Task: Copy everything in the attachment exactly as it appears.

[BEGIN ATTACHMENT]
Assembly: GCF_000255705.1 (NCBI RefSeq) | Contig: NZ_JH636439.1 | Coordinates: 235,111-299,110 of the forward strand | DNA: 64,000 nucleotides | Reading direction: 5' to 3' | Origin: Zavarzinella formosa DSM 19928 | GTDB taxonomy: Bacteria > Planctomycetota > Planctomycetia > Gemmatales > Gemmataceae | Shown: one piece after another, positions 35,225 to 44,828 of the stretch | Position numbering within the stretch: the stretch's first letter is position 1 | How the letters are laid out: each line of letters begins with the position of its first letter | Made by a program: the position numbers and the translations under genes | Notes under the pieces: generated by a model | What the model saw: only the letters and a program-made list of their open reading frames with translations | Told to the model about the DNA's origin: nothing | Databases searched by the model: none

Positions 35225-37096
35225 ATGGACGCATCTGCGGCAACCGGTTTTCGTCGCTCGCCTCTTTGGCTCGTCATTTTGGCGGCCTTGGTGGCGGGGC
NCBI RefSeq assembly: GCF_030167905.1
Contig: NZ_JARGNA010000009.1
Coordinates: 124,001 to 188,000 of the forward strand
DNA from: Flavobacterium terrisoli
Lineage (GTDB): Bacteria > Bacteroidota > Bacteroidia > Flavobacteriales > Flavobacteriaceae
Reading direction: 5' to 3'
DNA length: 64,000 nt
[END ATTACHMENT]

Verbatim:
Assembly: GCF_000255705.1 (NCBI RefSeq) | Contig: NZ_JH636439.1 | Coordinates: 235,111-299,110 of the forward strand | DNA: 64,000 nucleotides | Reading direction: 5' to 3' | Origin: Zavarzinella formosa DSM 19928 | GTDB taxonomy: Bacteria > Planctomycetota > Planctomycetia > Gemmatales > Gemmataceae | Shown: one piece after another, positions 35,225 to 44,828 of the stretch | Position numbering within the stretch: the stretch's first letter is position 1 | How the letters are laid out: each line of letters begins with the position of its first letter | Made by a program: the position numbers and the translations under genes | Notes under the pieces: generated by a model | What the model saw: only the letters and a program-made list of their open reading frames with translations | Told to the model about the DNA's origin: nothing | Databases searched by the model: none

Positions 35225-37096
35225 ATGGACGCATCTGCGGCAACCGGTTTTCGTCGCTCGCCTCTTTGGCTCGTCATTTTGGCGGCCTTGGTGGCGGGGC
NCBI RefSeq assembly: GCF_030167905.1
Contig: NZ_JARGNA010000009.1
Coordinates: 124,001 to 188,000 of the forward strand
DNA from: Flavobacterium terrisoli
Lineage (GTDB): Bacteria > Bacteroidota > Bacteroidia > Flavobacteriales > Flavobacteriaceae
Reading direction: 5' to 3'
DNA length: 64,000 nt